Edgar Gonzalez sucked one up for the team, posting exactly the same number of inning, hits and runs as Davis. He did at least avoid any walks, so his Game Score would have been 35 - if that stat didn't apply only to starters. With the team eight runs down, that would have been a nice spot to use Brandon Medders, but he had been sent down to Tucson. Good to see Melvin finally realise what had been apparent to most of us for the past month - Medders is currently unfit, even for mop-up. In seven of his last ten appearances, he'd come in with the D-backs down, by an average of more than four runs: in two of the other three, he gave the opposition the lead [the Randy grand-slam fiasco, and Thursday's game against the Giants].
In the light of this, interesting quote from Melvin: "It's not a demotion in the fact that he's just pitching poorly. This is a guy who needs to be able to rotate in." And why is he not getting regular work? That would be because he's pitching poorly, Bob. Medders explains himself a little better though: "I need to get straightened out on my delivery, and the only way to get through it is to pitch." That seems like an honest assessment, and I do wish Medders all the best with that. He was a fine bullpen arm the past two seasons and if he can regain that form, we'll be glad to have him back.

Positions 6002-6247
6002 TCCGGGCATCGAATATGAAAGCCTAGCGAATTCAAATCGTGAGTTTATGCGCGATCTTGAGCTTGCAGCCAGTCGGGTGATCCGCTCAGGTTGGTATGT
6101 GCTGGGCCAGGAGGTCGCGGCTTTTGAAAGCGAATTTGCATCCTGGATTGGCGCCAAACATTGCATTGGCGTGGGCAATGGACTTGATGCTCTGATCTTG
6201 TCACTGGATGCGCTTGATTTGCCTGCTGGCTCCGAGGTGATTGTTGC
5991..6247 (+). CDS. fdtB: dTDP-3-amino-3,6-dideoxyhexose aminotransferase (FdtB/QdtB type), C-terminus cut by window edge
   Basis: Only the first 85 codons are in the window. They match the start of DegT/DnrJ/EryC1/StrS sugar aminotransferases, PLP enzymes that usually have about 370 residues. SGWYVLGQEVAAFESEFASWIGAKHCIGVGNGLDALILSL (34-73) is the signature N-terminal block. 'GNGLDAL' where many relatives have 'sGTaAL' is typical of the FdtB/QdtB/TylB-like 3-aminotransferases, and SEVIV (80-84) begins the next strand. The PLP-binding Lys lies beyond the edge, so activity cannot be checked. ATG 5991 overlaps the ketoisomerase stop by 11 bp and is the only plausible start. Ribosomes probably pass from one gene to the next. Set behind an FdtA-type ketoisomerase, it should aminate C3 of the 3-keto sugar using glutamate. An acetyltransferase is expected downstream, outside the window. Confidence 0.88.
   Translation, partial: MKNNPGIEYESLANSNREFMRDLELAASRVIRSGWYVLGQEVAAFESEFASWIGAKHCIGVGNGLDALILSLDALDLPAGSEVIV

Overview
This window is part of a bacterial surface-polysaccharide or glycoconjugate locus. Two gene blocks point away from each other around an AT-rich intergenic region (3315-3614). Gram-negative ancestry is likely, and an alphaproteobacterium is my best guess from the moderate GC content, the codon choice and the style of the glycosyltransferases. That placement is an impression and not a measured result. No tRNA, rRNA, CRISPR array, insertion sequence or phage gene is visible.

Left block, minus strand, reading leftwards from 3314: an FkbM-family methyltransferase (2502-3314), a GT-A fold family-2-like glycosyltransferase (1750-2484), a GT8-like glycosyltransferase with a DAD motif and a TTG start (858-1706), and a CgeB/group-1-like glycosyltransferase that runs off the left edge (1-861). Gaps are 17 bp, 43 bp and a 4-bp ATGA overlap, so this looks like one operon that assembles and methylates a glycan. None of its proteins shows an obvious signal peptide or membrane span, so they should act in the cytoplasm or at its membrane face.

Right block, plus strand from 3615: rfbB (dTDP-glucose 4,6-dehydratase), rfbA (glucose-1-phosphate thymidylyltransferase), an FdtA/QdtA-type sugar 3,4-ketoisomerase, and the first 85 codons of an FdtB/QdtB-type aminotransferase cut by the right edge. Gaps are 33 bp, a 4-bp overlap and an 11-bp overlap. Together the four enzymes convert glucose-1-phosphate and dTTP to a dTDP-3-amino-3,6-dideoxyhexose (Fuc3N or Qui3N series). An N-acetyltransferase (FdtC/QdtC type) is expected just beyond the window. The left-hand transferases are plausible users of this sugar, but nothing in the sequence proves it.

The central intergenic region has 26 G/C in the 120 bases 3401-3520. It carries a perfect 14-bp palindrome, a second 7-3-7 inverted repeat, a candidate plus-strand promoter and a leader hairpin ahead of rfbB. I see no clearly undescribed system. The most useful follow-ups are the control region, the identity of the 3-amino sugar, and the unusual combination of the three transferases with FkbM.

Replacing him was Jailen Peguero. He was signed as a free-agent over the off-season, after the Astros let him go: at the moment, that looks like their loss, He had posted a miniscule 1.69 ERA for the Tucson Sidewinders, and in 32 innings, Peguero held opposing hitters to a .193 average, striking out 41. He certainly looked decent enough last night, fanning Varitek, then getting Crisp and Mirabelli, though three batters is probably a little bit too small of a sample-size to tell!
As for the offense, the sibling rivalry between their Drew and our Drew proved an utter no-contest: J.D. homered twice - doubling his tally for the season - and drove in seven runs, while Stephen went 0-for-4 with a K. Arizona overall managed only five hits, no walks and eight K's, letting Josh Beckett improve his record to 9-0, as he cruised through eight innings on only 92 pitches. About the only time we showed any fight was in the third, where we strung together a few hits, and should have scored twice and brought the tying run to the plate.